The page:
This post contains my second impression of Delft, a set of noticeably different things between Delft / (some town), America. I'll go over the canals, the apartment buildings, and some of the differences between TU Delft and MIT.
Ignoring the bicycles' effects, the canals are the main difference between Delft and an American city. There are canals of all shapes and sizes over here, ranging from small canals, which are a meter wide, to the large canals. I walk on Abtswoudsebrug (Abbot's wood bridge) over a 20m wide canal every morning on my way to work. The bridge across the canal is solely for bicycle and foot traffic. When a boat needs to pass, the bridge turns sideways. You can see some pictures below of the bridge turning. There are also standard raising bridges. The charm of getting stuck while a boat passes has yet to wear off, though I'm sure some morning the waiting will ruin my day.
The water in the canals is surprisingly clean. When I first arrived there was no duck weed covering the canals. Over the course of a few weeks duck weed grew, and then suddenly disappeared. Obstensibly the city scrapes the duck weed off of the canals.
Water is both a resource and hazard in the Netherlands. A section of land completely protected by a dike is a polder. Flevoland, the newest province, is a polder. Regulating the dikes and water level is obviously critical to the well-being of all the polder's inhabitants. There is a special governmental division, the water board, to regulate all aspects of water. All utility bills in the Netherlands include a water purification tax paid to the water board. The water board also regulates drainage during the wet season, and ensures enough water is in the canals during the dry season. The water boards are important enough that one usually hears of four levels of Dutch government: federal, provincal, municipal, and the water board.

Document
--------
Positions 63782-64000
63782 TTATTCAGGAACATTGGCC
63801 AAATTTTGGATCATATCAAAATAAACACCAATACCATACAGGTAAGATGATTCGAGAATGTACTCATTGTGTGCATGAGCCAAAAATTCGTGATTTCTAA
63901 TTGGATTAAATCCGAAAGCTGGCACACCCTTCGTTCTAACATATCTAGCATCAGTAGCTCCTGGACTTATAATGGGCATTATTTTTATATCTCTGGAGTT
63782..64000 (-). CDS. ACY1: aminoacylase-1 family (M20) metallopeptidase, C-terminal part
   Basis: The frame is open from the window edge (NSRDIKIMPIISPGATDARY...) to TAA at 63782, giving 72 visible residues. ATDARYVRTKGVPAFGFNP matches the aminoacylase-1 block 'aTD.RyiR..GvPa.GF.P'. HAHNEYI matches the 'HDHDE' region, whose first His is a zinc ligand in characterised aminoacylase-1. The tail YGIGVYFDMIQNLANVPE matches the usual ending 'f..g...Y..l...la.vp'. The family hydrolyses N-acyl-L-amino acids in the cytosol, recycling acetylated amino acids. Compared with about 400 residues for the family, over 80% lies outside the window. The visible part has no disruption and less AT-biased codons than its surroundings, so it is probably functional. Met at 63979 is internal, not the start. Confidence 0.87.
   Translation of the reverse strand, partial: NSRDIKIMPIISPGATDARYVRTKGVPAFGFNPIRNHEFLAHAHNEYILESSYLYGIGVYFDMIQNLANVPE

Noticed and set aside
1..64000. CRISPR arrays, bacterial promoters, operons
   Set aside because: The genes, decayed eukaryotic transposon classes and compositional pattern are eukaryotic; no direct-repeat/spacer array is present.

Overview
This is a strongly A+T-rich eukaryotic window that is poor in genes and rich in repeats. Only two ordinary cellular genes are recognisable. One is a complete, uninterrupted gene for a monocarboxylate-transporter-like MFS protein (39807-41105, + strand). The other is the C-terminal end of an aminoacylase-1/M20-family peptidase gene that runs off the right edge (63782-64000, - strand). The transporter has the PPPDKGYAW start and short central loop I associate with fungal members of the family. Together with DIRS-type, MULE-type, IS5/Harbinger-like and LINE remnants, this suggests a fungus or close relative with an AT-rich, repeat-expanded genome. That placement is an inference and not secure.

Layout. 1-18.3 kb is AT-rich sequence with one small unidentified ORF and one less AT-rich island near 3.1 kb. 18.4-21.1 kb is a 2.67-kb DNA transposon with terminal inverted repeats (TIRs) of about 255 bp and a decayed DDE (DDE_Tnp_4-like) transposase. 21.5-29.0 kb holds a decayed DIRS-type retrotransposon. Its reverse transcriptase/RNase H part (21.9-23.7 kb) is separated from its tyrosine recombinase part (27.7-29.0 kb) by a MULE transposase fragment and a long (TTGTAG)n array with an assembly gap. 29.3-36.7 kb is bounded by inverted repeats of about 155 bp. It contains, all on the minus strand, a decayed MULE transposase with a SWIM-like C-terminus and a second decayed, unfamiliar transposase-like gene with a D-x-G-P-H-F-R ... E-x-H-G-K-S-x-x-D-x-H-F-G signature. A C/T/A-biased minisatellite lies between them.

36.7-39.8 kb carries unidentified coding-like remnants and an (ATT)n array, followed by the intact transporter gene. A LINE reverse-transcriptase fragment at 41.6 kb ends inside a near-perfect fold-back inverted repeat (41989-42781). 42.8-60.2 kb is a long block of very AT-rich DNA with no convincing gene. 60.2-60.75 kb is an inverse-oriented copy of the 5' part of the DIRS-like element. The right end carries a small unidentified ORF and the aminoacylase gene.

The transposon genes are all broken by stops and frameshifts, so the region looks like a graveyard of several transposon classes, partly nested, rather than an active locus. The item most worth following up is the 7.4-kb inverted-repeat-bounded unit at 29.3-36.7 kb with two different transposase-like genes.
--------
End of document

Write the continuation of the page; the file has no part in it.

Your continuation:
Short aside: I think water will slowly become a much bigger deal in the states. People already have blogs about water.
After the canals (and the bicycles), the next thing I noticed was the apartment buildings. All of the apartment buildings in my area of town are massive. From my windows I can see 4 >15-story apartment buildings. There are probably 10 or more 15-story buildings within a few square blocks. This area of town is very unique, as I haven't seen any large apartment buildings across the canal or in the older section of town. There are at least 5,000 residents in these 10 buildings. I was surprised because Delft is a town of only 90,000. My section of town seems to be the only one with large residence buildings. I wouldn't want to be a real estate developer around here - the bike lanes in the road, the specific structures in specific parts of town, and the water boards all imply heavily regulated development. Although a picturesque landscape (when it isn't raining).
Finally, I'll be talking about a few differences between TU Delft and MIT. I think MIT's excellent handling of the campus card, email account, and class registration spoiled me. I was pretty annoyed at the poor handling of this at TU Delft, though I did not come through the standard channels so I might be an exception. I did not receive any information about a campus card on arrival, all information I gathered was from word of mouth. My email account was not activated until the 3rd day after my start date, and only after I had pestered HR several times. No one gave me any information about class registration.
The point about class registration became clearer when I learned that I am technically an employee of the Universiteit, not a student. When I take the Dutch class next quarter I'll have to pay, because I'm an employee, not a student. When TU Delft professors talk about who should be taking their class, even graduate courses are geared towards MSc students. I can register for classes, but this is very informal. The lack of a student distinction is surface deep, but small nudges have a large effect on human behavior.
TU Delft does not have a housing department. The Universiteit has close links with DUWO, which is a housing organization for students. I still don't have internet at home, which continues to be both frustrating and liberating. I'll be writing about my housing situation in a later post.
(this post was written on my laptop, and I still don't have internet at home as of the time of posting)